Sable's Reviews > Darkly Dreaming Dexter

Darkly Dreaming Dexter by Jeff Lindsay
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it was amazing

Read for the Vernon Library Summer Reading Challenge.

So I needed a mystery book to read for the summer reading challenge I'm doing. I don't know a thing about mysteries; the last time I read any, someone gave me a bunch of Henning Mankell mysteries to read while my husband was in the hospital on a long convalescence following a major car accident. That was almost a decade ago now. Before that I had long ago satisfied any desire to see anything through the eyes of a serial killer thanks to Michael Slade, and prior to that I'd been twelve, and had graduated to Agatha Christie and Sir Arthur Conan Doyle from Nancy Drew and the Hardy Boys.

But one of my co-workers, a lovely young woman who reminds me very much of myself twenty years younger except she's probably a nicer person than I am, recommended them to me. She's a bit obsessed, actually. It probably should be a little alarming, but she's simply such a sweetheart that you can't help but be put at ease.

So the character of Dexter is exactly like that. The book's back gives you the scenario; a sociopathic serial killer works for the Miami police department as a blood splatter specialist, and he uses his intimate understanding of the mind of a killer to stop criminals. The catch, the factor that makes it possible for us to like and even love him, is that he only kills other serial killers. He lives by what he calls "the Code of Harry." Harry was his foster father and a cop, who recognized the early symptoms of the budding sociopathic killer in his young charge, and taught him to channel the urges into killing those who were like him; those who "deserved it." You get the distinct impression that Harry was a wise man whose long work in law enforcement had exposed the darker side of human nature to him, and that he didn't really believe anybody was perfect, and that in fact most people were hiding some pretty dark secrets, so being a serial killer did not make his foster son any more or less evil than anyone else.

That tone remains throughout the book. I think most people who have read these books do not realize how spot-on Lindsay's research into the mind of a sociopath is. Dexter is perfectly aware of the monster that he is. Refreshingly he is not much given to self-loathing or even intellectual remorse, but accepts himself as he is, and I expect that Harry had much to do with that and look forward to learning more in later books. Dexter is aware that he does not have the same feelings that others do, but like most sociopaths he has made a careful study of the emotions of other people and therefore understands how to manipulate them (and often does). He is also, therefore, capable of looking at people with fully open eyes, and thus seeing the hidden motivations that we refuse to admit that we have. Since the book is told from his point of view, there is a lot of really hilarious snark about human nature and people basically being the monkeys we are. Adding to the sense of realism in the book, he seems to have genuine affection (or at least loyalty) to his foster sister Deborah, whose main method of expressing her affection for her foster brother usually involves both physical and verbal abuse (I suppose I should clarify that this is the usual brotherly-sisterly teasing and punches in the arm, nothing truly "abusive").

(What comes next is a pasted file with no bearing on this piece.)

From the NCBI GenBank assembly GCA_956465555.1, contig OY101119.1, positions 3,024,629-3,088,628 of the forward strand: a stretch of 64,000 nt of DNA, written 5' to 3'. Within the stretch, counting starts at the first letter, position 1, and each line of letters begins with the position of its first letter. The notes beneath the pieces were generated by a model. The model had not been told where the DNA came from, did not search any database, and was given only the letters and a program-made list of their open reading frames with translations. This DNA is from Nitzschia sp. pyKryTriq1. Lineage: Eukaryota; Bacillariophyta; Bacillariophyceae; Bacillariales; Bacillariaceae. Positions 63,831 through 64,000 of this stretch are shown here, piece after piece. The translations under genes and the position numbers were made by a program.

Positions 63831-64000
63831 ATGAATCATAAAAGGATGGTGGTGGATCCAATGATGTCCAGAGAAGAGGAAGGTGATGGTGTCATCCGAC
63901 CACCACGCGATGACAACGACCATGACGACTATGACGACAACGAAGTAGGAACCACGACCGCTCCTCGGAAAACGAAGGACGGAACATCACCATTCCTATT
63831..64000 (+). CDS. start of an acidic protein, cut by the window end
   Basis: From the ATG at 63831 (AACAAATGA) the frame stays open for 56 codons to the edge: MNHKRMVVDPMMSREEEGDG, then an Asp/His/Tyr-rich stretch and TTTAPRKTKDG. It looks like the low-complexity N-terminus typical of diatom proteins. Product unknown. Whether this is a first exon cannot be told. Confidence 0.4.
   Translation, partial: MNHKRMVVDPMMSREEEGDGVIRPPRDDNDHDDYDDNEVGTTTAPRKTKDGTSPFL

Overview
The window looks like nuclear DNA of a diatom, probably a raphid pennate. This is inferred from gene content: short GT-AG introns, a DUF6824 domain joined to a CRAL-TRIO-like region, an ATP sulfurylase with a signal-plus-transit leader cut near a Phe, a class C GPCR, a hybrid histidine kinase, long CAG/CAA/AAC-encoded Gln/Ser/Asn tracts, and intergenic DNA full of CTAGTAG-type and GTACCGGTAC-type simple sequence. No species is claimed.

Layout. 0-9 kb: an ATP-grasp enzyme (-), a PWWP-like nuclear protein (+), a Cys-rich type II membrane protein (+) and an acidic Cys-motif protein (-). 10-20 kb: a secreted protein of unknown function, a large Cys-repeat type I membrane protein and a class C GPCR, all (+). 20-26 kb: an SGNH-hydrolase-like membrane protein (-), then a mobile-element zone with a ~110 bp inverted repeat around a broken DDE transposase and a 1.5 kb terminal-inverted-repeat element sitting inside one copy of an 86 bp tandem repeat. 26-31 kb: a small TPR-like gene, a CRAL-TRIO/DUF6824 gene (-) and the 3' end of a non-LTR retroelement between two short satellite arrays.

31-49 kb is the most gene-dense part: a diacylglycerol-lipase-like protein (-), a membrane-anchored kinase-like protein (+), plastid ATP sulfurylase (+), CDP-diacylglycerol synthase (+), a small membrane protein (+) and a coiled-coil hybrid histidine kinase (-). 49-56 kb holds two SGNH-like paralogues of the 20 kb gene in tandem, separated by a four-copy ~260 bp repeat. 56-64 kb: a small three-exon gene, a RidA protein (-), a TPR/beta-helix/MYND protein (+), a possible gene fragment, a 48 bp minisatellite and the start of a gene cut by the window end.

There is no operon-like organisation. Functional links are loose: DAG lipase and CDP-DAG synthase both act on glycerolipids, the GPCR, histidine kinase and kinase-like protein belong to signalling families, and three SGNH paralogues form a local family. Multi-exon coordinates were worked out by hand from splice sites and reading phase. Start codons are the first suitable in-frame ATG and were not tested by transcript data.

Life is going along just fine for Dexter when we meet him; he's been working for the police department for a couple of years, and his sister is a cop who is trying to get out of Vice and into Homicide. He has cultivated a girlfriend, carefully chosen for her lack of interest in sex, and has endeared himself to her two children. This, of course, is a disguise for his monthly murder, and Lindsay spares no time in introducing us to that, since the book opens with Dexter murdering a murderous child-molesting priest. Then a series of murders start happening that have strangely familiar subtext, and Dexter and the killer end up engaged in a lethal game of cat-and-mouse. I think I'll leave off the plot at this point because I don't want to ruin it for you.

Unlike, apparently, everybody else in the world, I have never seen the TV show, and until I read the books I don't care to. I am aware of them because my mother-in-law is a huge fan of them, but I don't own a TV and I wasn't interested at the time. So I'm judging the book solely on its own merit, for better or worse.

I love Lindsay's writing. He reminds me of Heinlein; an easy read with excellent characterization and a lot of hidden depth. I chewed through this book fairly quickly and liked it enough that I immediately went out and bought the rest of the ones that were available at the secondhand bookstore where I work.

It's hard to imagine liking a serial killer, but I do. I like Dexter. I like his sense of humour and his twisted sense of honour. Technically Batman is a sociopathic serial killer too (at least in his Dark Knight aspect) and most people like him too, so perhaps it's not that unusual. Dexter delivers a satisfying kind of dark justice and he thinks the things we all want to say. Also, the play on words is a good one and I wonder if it was intentional? "Dexter" instead of "Sinister." Clever.

Anyway, like I said, I loved it enough to seek out the rest of the books, and I look forward to exploring them more thoroughly. If you like a smart, funny, darkly humorous sort of light read and your stomach is strong, this is an outstanding book that I would highly recommend. Thanks very much to Kayla for pointing me at it!

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Reading Progress

August 13, 2016 – Started Reading
August 15, 2016 – Finished Reading
August 17, 2016 – Shelved

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